Black Rot, the most widespread disease of grapes, often causes grapes to turn brown and shrivel. It is extremely difficult to control and is the number one enemy of commercial growers and home gardeners alike. This article will help guide you to identifying, preventing, and management of Black Rot on grapes.
What Is Black Rot?
Black Rot is the most common fungal disease grapes can get. It is caused by the fungus Guignarida bidwellii. It is a cumulative disease, meaning it builds up for multiple seasons and can very often spread, undetected by many growers until it is a major problem.
When Is Black Rot Likely To Occur?
Most prevalent in warm humid weather, this disease can cause a complete crop loss if proper precautions are not taken. Many grape cultivars have some resistance but still require a few applications of recommended fungicide sprays during wet periods. Cultivars that have large fruits or mature early in the season are the most susceptible.
What Does Black Rot Look Like?
Symptoms of black rot may first appear on the leaves as small light tan spots with circular centers and darker tan margins. Fruit symptoms do not appear until the berries are half grown. Then berries turn brown and rapidly shrivel, becoming small, black, and hard. These dried, diseased grapes are referred to as “mummies”.
What Do I Do If I See Infected Grapes?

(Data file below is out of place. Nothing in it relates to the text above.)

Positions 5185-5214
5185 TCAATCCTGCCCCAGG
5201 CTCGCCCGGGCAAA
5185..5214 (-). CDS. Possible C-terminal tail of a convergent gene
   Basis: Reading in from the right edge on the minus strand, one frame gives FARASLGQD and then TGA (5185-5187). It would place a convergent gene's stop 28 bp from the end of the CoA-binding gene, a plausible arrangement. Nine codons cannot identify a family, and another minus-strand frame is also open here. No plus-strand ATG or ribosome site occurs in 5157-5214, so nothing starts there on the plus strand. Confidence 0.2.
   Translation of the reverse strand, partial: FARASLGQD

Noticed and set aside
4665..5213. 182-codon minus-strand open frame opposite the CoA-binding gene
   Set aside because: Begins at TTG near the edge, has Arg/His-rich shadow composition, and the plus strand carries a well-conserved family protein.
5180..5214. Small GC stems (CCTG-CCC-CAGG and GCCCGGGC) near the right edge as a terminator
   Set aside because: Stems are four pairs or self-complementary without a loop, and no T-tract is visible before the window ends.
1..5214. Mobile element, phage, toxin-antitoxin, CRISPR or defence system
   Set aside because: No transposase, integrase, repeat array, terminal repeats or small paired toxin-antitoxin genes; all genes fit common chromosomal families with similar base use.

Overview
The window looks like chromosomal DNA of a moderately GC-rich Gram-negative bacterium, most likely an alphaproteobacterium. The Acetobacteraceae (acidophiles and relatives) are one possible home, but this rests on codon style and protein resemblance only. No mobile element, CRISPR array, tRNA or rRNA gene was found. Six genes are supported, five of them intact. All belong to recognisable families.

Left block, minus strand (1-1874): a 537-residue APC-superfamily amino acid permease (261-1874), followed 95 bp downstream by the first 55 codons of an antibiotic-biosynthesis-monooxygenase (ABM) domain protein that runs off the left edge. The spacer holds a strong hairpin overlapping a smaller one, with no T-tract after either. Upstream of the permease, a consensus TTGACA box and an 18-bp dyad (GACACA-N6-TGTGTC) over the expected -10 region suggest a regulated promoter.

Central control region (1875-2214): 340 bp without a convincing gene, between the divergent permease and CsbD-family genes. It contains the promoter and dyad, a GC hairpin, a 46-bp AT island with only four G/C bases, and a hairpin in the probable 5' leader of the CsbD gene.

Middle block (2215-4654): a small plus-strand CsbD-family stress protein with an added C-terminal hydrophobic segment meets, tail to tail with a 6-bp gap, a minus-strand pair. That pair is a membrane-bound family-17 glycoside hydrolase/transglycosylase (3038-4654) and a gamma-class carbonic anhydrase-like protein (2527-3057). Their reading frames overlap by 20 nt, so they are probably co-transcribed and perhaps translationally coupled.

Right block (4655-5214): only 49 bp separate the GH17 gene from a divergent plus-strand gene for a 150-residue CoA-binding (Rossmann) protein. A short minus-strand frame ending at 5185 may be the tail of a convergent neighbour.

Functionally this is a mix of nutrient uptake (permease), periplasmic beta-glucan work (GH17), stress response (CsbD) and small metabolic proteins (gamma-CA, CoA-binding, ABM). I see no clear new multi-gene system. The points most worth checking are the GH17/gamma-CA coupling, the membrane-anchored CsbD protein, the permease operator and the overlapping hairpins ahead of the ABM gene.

Once black rot is observed, very little can be done that season. Sanitation becomes the most critical factor to limit the effects of future infections. Once fruits are severely and noticeably infected, understand that the disease has already been there for some time, so it will take an equal amount of time to suppress it. At this point, the best course of action is to remove and throw away all of the fruits ASAP to begin to halt the progress of this pathogen.
How To Prevent Black Rot On Grapes?
Here are our top four suggestions to help you reduce the incidence of black rot in the future.
Practice excellent sanitation. When black rot appears, begin sanitation cleanup at once, writing off the current crop. Collect and destroy all fruit, because infected mummies will be a source of infection next year. Mummies can fall into vine bundles or to the ground and be easily obscured by turfgrass. Lawn areas under vines should be carefully raked and cleaned up.
In late winter, just before buds begin to break open, remove all of the previous season’s fruit-bearing stems, which can harbor disease, and begin a spray program.
Location, Orientation, & Pruning
Make sure you provide good air movement around and in between the vines. Select a sunny open area and use proper row orientation. Perform proper yearly pruning.
Use fungicides as soon as shoots begin to emerge from the vine. During wet weather, applications should not be more than seven to 10 days apart. Spray regularly until pre-fruit ripening, even in the rain, if necessary, to maintain the schedule. Captan, Copper fungicide or Neem oil can be used. It is helpful to rotate two fungicide products during the season spray intervals, alternating with each. Try not to spray the same product twice in a row.
You must be vigilant with your protocols to prevent the spread of Black Rot on your grapes. Once you have your routine, it will become easier to keep your grapes healthy. In general, growing grapes can be a challenging endeavor, however, the fruits of your labor are well worth it.
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